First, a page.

Former Bank of America Corp
According to congressional testimony obtained by Reuters on Monday, Mayopoulos' firing on December 10, 2008 came just nine days after he told Bank of America executives that Merrill's expected losses at the time provided no basis to invoke a contractual provision to abandon the takeover.
I had never been fired from any job, and I had never heard of the general counsel of a major company being summarily dismissed for no apparent reason and with no explanation, he said in testimony.
Mayopoulos is now Fannie Mae's
The U.S. House of Representatives Oversight and Government Reform Committee is holding a hearing on Tuesday to examine the government's role in the merger as well as whether Bank of America misled investors, among other things.
Others scheduled to testify are Brian Moynihan, who succeeded Mayopoulos as general counsel and is now Bank of America's retail banking chief, as well as two of the bank's directors, Charles Chad Gifford and Thomas May.
Moynihan has long been considered a leading candidate to replace retiring Bank of America Chief Executive Kenneth Lewis. He is a former executive at FleetBoston Financial Corp, which was led by Gifford until it was bought by Bank of America in 2004.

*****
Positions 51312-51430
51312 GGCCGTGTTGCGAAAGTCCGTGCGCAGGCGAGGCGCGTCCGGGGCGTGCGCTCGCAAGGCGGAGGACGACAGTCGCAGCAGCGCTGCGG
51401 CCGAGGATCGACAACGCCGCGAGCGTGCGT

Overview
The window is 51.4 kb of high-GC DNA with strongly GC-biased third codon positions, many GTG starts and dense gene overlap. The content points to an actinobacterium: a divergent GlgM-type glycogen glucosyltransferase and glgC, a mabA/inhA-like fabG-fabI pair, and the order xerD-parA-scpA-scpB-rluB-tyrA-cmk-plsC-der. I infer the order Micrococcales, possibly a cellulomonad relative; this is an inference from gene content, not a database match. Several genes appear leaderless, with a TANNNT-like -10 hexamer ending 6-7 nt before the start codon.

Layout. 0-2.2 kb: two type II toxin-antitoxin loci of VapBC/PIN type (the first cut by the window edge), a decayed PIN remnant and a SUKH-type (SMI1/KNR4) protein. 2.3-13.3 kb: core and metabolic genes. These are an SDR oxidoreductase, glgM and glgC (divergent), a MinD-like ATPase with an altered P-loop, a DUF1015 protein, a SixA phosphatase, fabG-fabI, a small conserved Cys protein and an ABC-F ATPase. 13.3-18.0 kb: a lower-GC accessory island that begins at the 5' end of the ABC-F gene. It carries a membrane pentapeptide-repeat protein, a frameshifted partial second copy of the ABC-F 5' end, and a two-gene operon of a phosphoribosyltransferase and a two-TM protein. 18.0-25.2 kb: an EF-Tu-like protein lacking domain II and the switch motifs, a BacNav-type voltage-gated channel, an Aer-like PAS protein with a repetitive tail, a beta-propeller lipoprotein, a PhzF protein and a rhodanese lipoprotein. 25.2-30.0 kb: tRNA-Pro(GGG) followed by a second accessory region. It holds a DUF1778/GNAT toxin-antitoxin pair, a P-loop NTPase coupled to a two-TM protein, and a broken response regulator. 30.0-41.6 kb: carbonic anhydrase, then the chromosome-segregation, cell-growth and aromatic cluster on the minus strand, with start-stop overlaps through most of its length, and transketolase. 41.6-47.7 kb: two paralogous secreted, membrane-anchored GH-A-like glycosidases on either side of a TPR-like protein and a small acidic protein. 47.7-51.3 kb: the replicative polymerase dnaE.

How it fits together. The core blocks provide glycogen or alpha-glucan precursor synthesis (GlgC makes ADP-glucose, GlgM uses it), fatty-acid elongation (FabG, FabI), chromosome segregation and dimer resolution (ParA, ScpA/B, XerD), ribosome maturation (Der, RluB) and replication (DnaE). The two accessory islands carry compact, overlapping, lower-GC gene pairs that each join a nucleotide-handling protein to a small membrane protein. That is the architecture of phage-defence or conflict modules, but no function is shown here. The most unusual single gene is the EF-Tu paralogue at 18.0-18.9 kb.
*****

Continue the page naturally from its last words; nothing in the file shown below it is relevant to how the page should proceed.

Mayopoulos said that Lewis had told him prior to being fired that he would be general counsel of the combined company. He also said that Moynihan, who was running the bank's corporate and investment banking unit at the time, told him he (Moynihan) had had no interest in being the general counsel.
The oversight committee has been probing the events leading up to the close of the merger and has been looking at whether Bank of America failed to adequately disclose to shareholders Merrill's fourth-quarter losses, which totaled $15.8 billion.
Those losses were disclosed after the deal closed early in January of this year. They have been scrutinized by shareholders and U.S. authorities, who contend that the bank should have disclosed the losses sooner.
Mayopoulos said in mid-November he had had conversations with the bank's outside counsel from law firm Wachtell Lipton Rosen & Katz and determined that disclosing Merrill's $5 billion of projected losses was not warranted.
(Additional reporting by Jonathan Stempel and Joe Rauch; Editing by Bernard Orr and Steve Orlofsky)